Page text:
® Interior Latex Primer Sealer (231) does not have the odor of conventional primers which contain ingredients known as Volatile Organic Compounds (VOCs). Always use ECO SPEC® Interior Latex Primer Sealer (231) as a first coat when a low odor, VOC free primer/finish system is required.
Still, I'd be curious to find out what the paint company sales reps say is the difference.
Chances are the reps don't have a clue. I'll have to question the tech department on it. It's been my understanding in the past that the exterior wood primers are an acrylic/vinyl blend with the vinyl being of a different tougher grade than the interior vinyls. They are also designed with a slightly different molecular structure to allow the primer to penetrate deeper. It's also taken longer for exterior latex primers to dry for a couple of reasons, 1) to allow greater penetration and 2) to allow more open time in more direct sunlight than you have to deal with inside. Of course a lot of that has changed with all the 100% Acrylic indoor/outdoor primers on the market now.
Penetration into wood is largely determined by the size of the resin. The old linseed oil based primers penetrated best because they were quite literally the size of plant oil molecules. Alkyds are "clumps" of plant oil fatty acids, so they're very much bigger. Latex resins are absolutely huge compared to even alkyd resins, so there's NOTHING they can do to make a latex resin penetrate deeper into wood. It's like trying to get a camel to pass through the eye of a needle.
If someone does tell you that exterior latex primers penetrate better into wood than interior latex primers, then I would ask him to provide some reliable reference from his company to substantiate that claim, or at least explain how they're managing to get a little more of the camel through that needle.
It really doesn't make sense to mix PVA and PMMA resins when making paint because it simply complicates things without providing any benefit. There are a great number of PVA and PMMA resins available at different prices and with different characteristics, but generally well defined traits in each kind of plastic. Mixing resins is only going to complicate matters because then you have to ensure that the additives and coalescents you use work properly with both resins. And, there is no real benefit in doing this. PMMA resins are better at everything than PVA resins except being inexpensive to buy. If a person wants to cut corners on the quality and cost of the paint they're making, it's easier just to buy a less expensive PMMA resins, or a less expensive additives package. Mixing binders just adds one more variable that both increases costs (cuz now you have to store two resins instead of one) and increases potential problems (cuz now your workers might screw up on the ratio of resins to mix).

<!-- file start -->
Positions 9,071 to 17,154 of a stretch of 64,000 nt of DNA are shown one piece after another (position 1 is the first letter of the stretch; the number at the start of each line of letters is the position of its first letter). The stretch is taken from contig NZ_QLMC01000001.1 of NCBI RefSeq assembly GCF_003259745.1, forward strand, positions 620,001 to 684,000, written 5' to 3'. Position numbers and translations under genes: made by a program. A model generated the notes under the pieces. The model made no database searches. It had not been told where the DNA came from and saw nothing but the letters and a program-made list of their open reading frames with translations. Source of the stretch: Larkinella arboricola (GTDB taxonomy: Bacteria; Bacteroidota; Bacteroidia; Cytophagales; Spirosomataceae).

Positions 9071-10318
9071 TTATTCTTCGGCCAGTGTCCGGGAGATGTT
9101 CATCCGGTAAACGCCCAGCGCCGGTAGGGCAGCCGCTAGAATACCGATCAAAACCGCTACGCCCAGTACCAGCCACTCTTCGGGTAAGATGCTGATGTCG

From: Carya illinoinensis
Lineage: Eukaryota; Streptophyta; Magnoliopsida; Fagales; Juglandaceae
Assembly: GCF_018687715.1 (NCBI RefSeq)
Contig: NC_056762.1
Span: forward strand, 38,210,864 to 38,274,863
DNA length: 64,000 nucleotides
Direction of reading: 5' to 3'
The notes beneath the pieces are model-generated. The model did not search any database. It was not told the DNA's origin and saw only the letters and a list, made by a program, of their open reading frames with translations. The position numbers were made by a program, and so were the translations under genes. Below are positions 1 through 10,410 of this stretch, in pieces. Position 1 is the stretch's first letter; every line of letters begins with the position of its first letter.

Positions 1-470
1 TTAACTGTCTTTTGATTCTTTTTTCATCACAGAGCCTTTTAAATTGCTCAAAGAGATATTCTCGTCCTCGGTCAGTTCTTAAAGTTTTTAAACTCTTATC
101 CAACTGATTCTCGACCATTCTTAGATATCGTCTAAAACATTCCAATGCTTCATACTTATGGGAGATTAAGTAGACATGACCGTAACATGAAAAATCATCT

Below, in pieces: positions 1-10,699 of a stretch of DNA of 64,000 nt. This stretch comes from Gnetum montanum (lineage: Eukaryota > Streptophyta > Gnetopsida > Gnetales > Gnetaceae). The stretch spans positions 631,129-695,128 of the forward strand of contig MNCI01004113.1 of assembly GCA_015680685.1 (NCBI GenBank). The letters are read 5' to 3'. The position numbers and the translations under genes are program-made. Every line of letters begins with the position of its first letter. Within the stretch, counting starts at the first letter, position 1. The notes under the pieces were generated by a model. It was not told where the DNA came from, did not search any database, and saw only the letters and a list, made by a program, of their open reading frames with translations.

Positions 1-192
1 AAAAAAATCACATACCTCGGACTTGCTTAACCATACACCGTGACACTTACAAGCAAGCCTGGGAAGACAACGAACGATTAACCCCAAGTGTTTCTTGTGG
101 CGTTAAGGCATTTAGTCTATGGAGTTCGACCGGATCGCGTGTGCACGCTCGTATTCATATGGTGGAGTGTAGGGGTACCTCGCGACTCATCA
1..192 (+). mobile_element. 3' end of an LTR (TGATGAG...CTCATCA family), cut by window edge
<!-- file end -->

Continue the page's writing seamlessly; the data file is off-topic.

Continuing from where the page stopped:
The better way to make a paint is to focus on the requirements you need (like hardness, water resistance, UV resistance, blocking, alkali resistance, etc.) and then choose the resin that's best suited to those specific requirements. If you want to lower the cost, you can buy a less expensive resin that isn't quite as good from a different company instead. But, truth is, that most people are willing to pay more for the best paint because they realize the labour associated with both is going to be the same anyway, so it make sense to invest their labour into the best paint to get the best overall product at the end of the day. It's kinda like a sculptor choosing a lesser quality marble for his statue. What sculptor would do that?
Many thanks for all the replies and discussion. I think I've got a pretty good idea of the sequence now.
I still don't have a handle on the 'alkyd' paint though.
I was in lowes yesterday (for some other stuff), and just took a wander through the paint section. I did not see anything with the word 'alkyd' in it. What do I need to to be looking for?
Thanks again for all the assistance.
That's because Lowes is trying to get away from selling oil at all. You should go to a real paint store for this.
I just talked to the Richards Paint rep today. Evidently they are of a like mind with you Nestor. They are changing of their primers to an indoor/outdoor formulation because they felt that the differences were not substantial enough to warrant having separate products.
Did you question the sales rep on whether the difference between their former "Interior" and "Exterior" latex primers was strictly whether or not they were low odor?
Just ask for an "oil based" primer or paint at any paint store, and they'll give you an alkyd primer or paint. Unlike latex primers, there is a big difference in interior and exterior alkyd primers and interior and exterior alkyd paints.
I didn't have time to question him in depth on it unfortunately. It was too busy in the store today. He did tell me that at least for them it didn't have much at all to do with odor issues.
You said it was "Richard's Paint".
I Googled Richard's Paint and found out their toll free number is 1-800-432-0983 in Florida.
I'll give them a call, hopefully tomorrow. I want to hammer this thing out for myself. It just doesn't make any sense to me that they're modifying the binder to make an "interior" versus "exterior" latex primer. There would be no reason to do that, and if this company makes paint, they should know that.